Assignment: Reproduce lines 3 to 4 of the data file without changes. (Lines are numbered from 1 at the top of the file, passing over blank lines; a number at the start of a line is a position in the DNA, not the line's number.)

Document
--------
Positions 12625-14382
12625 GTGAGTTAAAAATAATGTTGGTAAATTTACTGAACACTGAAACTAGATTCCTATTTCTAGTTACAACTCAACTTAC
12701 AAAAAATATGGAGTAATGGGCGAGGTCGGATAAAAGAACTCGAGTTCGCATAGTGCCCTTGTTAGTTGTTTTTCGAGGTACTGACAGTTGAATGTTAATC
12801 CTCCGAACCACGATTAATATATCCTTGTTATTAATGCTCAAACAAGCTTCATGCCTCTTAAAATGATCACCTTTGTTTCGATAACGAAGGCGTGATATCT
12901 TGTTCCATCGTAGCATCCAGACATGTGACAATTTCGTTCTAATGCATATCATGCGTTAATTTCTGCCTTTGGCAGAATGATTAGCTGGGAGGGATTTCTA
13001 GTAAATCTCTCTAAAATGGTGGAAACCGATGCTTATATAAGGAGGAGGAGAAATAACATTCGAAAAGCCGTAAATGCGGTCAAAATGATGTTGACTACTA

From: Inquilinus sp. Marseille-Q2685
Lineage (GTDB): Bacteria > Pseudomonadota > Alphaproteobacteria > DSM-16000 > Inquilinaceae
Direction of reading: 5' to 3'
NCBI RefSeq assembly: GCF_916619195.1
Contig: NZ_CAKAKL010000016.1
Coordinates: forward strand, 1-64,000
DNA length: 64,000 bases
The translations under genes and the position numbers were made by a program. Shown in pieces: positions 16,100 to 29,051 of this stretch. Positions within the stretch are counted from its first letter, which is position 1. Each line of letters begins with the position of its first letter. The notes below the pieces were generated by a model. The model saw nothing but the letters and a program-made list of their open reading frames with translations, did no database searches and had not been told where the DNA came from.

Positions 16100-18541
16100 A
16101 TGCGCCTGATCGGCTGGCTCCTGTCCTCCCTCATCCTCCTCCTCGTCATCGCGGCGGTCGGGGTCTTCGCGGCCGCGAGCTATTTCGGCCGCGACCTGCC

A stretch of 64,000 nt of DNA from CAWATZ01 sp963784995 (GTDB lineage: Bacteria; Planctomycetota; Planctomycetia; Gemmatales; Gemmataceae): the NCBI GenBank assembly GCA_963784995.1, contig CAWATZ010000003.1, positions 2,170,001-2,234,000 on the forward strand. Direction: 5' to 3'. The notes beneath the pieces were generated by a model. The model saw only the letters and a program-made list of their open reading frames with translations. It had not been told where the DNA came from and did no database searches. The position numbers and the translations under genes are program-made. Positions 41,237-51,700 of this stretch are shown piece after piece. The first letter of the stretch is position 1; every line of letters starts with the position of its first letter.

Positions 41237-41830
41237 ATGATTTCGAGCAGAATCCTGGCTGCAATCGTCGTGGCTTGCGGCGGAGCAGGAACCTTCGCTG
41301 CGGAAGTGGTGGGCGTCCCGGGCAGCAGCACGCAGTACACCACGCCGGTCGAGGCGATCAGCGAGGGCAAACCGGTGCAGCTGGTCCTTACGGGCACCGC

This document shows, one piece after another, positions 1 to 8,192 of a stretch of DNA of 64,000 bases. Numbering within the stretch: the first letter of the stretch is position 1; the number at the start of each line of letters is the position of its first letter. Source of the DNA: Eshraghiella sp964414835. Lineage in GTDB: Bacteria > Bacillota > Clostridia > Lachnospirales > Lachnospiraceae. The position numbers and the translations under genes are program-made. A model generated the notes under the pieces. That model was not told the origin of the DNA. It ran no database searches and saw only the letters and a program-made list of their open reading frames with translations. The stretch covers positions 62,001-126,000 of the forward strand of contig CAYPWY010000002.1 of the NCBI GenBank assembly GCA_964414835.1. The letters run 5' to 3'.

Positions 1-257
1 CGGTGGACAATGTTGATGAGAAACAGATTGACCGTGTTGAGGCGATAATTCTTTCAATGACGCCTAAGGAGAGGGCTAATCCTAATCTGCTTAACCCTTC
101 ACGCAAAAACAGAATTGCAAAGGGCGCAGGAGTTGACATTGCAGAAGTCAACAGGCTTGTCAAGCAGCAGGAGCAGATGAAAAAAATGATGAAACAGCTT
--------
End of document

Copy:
12701 AAAAAATATGGAGTAATGGGCGAGGTCGGATAAAAGAACTCGAGTTCGCATAGTGCCCTTGTTAGTTGTTTTTCGAGGTACTGACAGTTGAATGTTAATC
12801 CTCCGAACCACGATTAATATATCCTTGTTATTAATGCTCAAACAAGCTTCATGCCTCTTAAAATGATCACCTTTGTTTCGATAACGAAGGCGTGATATCT